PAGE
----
When patients are in the apparatus for extremely long periods it may be desirable to occasionally give them physical relief from the high temperature. This is done by placing cold Water in the pan l9 and running the humidifier 2| for a short period. This humidifier conveys finely divided cold Water particles to the patientenclosing chamber, thereby lowering its temperature.
While I have shown and described one desirable method and one desirable embodiment of apparatus for carrying out the method, it is to be understood that this disclosure is for the purpose of illustration and that various forms of the apparatus may be used and that the substitution of equivalent steps in the process may be made Without departing from the spirit and scope of the invention as set forth in the appended claims.
1. Method of fever therapy comprising heating a body of water to from 100 to 130 F., breaking up a portion of said water into finely divided fog-like particles, conveying said particles to a chamber in which the patient body is enclosed to thereby subject the body of the patient to said heated, finely divided fog-like particles, and returning the water which collects on the walls of the patient-enclosing chamber to said body of heated water, whereby the temperature of said chamber is elevated to and maintained at from 100- to 130 F.
2. Method of fever therapy comprising heating a body of water to from 100 to 130 F., breaking up a portion of said water into finely divided fog-like particles, conveying said particles to a chamber in which the patients body is enclosed to thereby subject the body of the patient to said heated, finely divided fog-like particles, returning the Water which collects on the wall of the patient-enclosing chamber to said body of heated water, and collecting moisture which drips from the patients body to prevent said moisture from returning to said body of heated water, whereby the temperature of said chamber is elevated to and maintained at from to F.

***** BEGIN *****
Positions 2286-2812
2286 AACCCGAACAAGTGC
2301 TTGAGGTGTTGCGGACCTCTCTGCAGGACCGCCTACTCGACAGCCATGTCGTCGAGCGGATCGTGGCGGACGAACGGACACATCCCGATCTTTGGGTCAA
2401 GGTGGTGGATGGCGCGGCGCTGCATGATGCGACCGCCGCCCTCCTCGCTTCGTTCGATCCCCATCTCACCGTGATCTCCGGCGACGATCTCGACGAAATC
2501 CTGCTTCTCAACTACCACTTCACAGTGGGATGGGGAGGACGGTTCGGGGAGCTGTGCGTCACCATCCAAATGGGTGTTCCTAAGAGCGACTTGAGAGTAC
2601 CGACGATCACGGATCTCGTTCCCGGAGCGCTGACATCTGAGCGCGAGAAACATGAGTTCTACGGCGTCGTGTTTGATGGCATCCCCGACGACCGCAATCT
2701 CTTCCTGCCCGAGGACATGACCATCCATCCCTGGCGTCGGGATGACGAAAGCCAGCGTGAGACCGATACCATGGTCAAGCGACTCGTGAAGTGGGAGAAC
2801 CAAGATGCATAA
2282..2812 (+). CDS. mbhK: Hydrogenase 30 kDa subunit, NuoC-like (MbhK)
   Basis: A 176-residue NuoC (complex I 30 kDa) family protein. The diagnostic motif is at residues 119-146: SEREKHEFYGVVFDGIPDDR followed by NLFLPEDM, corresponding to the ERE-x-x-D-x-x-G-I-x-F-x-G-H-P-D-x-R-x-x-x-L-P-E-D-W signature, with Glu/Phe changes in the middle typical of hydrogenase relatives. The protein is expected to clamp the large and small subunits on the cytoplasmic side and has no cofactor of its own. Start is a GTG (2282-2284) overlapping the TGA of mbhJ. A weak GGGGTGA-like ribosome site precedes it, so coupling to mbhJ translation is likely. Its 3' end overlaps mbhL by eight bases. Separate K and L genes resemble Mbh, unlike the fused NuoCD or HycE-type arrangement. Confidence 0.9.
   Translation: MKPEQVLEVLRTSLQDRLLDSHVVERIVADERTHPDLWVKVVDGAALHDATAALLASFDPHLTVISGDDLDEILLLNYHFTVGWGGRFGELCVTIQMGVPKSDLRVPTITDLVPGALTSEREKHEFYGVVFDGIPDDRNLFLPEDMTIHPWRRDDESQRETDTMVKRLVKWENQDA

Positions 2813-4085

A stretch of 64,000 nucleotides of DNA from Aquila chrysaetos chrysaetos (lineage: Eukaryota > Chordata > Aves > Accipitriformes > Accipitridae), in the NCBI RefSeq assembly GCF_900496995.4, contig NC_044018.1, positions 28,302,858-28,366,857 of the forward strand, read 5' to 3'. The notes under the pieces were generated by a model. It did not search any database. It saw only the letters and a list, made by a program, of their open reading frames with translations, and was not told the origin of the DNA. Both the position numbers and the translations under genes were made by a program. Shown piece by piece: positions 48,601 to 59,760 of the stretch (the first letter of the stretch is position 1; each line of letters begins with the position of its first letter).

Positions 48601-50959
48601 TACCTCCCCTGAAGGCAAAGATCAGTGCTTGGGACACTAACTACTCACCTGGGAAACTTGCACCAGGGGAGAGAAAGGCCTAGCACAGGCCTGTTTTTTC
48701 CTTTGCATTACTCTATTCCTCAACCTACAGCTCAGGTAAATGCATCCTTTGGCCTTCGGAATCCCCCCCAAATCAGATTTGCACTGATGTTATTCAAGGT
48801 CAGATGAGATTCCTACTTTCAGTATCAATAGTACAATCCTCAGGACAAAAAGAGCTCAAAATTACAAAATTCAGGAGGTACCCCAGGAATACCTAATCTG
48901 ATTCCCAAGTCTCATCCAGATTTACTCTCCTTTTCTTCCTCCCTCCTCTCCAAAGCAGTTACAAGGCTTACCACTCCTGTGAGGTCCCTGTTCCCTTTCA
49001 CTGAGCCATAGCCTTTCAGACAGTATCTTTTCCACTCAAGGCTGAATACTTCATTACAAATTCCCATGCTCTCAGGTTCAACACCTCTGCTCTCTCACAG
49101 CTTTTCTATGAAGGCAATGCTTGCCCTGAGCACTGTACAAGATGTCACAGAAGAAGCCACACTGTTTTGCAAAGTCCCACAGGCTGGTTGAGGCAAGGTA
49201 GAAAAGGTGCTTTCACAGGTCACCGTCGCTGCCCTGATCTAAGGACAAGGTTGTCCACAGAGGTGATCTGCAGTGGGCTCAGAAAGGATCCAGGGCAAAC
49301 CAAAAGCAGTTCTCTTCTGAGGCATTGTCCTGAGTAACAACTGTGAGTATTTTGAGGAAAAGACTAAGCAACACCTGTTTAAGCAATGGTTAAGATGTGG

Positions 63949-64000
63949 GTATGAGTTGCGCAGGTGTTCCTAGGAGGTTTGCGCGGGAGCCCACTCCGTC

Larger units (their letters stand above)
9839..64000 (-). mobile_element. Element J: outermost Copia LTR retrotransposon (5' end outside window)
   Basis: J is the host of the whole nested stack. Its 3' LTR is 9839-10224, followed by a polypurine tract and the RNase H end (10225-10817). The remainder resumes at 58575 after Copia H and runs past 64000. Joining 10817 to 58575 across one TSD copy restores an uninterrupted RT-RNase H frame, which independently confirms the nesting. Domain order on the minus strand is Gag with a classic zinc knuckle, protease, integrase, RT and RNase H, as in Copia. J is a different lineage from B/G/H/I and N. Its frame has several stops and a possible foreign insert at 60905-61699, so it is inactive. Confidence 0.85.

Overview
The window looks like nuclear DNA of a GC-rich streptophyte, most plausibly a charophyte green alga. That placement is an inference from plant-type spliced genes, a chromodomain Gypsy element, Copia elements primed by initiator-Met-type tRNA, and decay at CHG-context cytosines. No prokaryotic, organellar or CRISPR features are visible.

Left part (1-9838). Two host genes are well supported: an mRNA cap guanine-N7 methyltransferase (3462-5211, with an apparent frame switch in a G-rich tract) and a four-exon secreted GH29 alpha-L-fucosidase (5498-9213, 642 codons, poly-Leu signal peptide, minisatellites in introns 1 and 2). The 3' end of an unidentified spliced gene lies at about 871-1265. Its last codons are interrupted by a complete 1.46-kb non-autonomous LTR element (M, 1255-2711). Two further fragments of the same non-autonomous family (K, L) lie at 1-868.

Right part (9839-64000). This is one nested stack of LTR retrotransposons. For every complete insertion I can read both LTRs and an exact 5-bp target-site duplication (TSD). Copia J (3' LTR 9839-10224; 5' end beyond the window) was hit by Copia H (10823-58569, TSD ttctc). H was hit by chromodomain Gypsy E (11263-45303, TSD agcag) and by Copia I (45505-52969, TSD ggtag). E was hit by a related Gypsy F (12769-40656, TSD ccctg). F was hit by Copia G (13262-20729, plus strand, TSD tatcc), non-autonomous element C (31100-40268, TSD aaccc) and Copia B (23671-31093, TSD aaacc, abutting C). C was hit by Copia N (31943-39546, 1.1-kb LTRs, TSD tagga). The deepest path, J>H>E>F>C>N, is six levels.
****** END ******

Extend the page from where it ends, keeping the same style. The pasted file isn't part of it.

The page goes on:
3. In a fever therapy apparatus having a patient-receiving chamber and a substantially horizontal support in said chamber for supporting the patients body, the improvement which comprises a tank below said support constructed and arranged to receive and retain water collecting upon and running down the walls of the chamher, and mechanical means constructed and arranged to receive water from said tank and to break it up into finely divided fog-like particles.
4. In fever therapy apparatus having a patient-receiving chamber and a substantially horizontal support in said chamber for holding the patients body, the improvement which comprises a water tank below said support constructed and arranged to receive and retain water collecting upon and. running down the walls of the chamber, electrical mean to control the temperature of the water in said tank, and mechanical means constructed and arranged to receive water from said tank and to break it up into finely divided fog-like particles.
5. In fever therapy apparatus having a patient-receiving chamber, a substantially horizontal support in said chamber for holding the patients body, and a pan below said support constructed and arranged to collect moisture from the patients body, the improvement which comprises a water tank below said pan constructed and arranged to receive and retain water collecting upon and running down the walls of the chamber, electrical means to control the temperature of the water in said tank, and mechanical means constructed and arranged to receive water from said tank and to break it up into finely divided fog-like particles.
JOHN H. EMERSON.